Advocates gathered in front of Uganda House, the Permanent mission of Uganda to the United Nations in New York, on April 7 to stand in solidarity with LGBTQ Ugandans and condemn the East African nation’s parliament for passing a strict anti-LGBTQ law last month that calls for the death penalty in certain cases.
There were speakers, signs, and banners sprinkled around the crowd at embassy at 336 East 45th Street in Manhattan, where advocates underscored the importance of standing in solidarity with the oppressed queer communities in Uganda.
Beyonce Karungi, who founded Transgender Equality Uganda, spoke about the dangers facing Black trans women in Uganda. There were advocates from several groups, including Black Trans Media, Black Trans Travel Fund, Queer March, and Blasian March.
The signs on display were colorful and filled with messages of support and defiance. One sign stated that “Transphobia, racism, ableism, xenophobia, and colonialism” amount to a global pandemic, while another sign — this one in pink — said “Black trans queer global solidarity from NYC to Uganda and beyond.”
The bill passed by Uganda’s parliament on March 21 punishes individuals identifying as LGBTQ and requires that individuals report those who are LGBTQ to the police. Sex between people of the same sex can lead to a life sentence and sexual relations can land someone in prison for seven years. The latest bill calls for the death penalty for cases of “aggravated homosexuality,” which, according to the New York Times, would call for the death penalty for any same-sex acts by someone who is HIV-positive or in cases where a person commits sexual acts with children or someone who is drugged against their will.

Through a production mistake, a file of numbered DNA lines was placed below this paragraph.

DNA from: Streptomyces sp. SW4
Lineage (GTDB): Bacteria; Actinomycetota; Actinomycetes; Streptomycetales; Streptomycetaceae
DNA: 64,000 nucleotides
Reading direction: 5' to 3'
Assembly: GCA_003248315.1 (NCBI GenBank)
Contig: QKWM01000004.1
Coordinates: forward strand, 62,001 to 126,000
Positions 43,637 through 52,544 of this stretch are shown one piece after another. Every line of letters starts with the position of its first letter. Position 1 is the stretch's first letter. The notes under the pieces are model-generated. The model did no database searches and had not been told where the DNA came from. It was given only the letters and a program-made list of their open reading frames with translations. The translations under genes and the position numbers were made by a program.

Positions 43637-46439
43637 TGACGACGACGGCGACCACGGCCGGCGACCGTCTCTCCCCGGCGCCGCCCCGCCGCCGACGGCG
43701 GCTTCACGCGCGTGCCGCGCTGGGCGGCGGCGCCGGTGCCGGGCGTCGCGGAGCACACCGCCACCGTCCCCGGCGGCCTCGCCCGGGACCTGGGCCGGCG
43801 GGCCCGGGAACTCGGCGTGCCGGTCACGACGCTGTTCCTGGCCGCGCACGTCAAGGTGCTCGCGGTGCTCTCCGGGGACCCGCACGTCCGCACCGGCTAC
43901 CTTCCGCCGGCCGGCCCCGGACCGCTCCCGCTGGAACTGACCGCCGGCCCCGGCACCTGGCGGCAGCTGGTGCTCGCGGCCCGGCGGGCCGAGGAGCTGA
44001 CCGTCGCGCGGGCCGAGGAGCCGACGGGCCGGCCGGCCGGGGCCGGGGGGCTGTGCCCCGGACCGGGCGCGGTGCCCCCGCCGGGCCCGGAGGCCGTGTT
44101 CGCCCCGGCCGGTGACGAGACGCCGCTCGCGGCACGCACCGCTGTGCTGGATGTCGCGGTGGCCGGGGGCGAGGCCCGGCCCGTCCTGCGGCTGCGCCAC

President Yoweri Museveni has not yet signed the bill, but he has been outspoken in recent weeks about his opposition to the LGBTQ rights.
The country sparked global outrage in 2014 with the passage of legislation that was known at the time as a “kill the gays” bill, though the death penalty provision was later removed and the law was subsequently struck down by the courts.
“This law is very extreme and draconian,”Ugandan LGBTQ rights activist Frank Mugisha said, according to Reuters. “It criminalizes being an LGBTQ person, but also they are trying to erase the entire existence of any LGBTQ Ugandan.”
Among other concerns, there are worries that the law could push people in the LGBTQ community further underground, making it much more difficult to address HIV/AIDS and other health needs.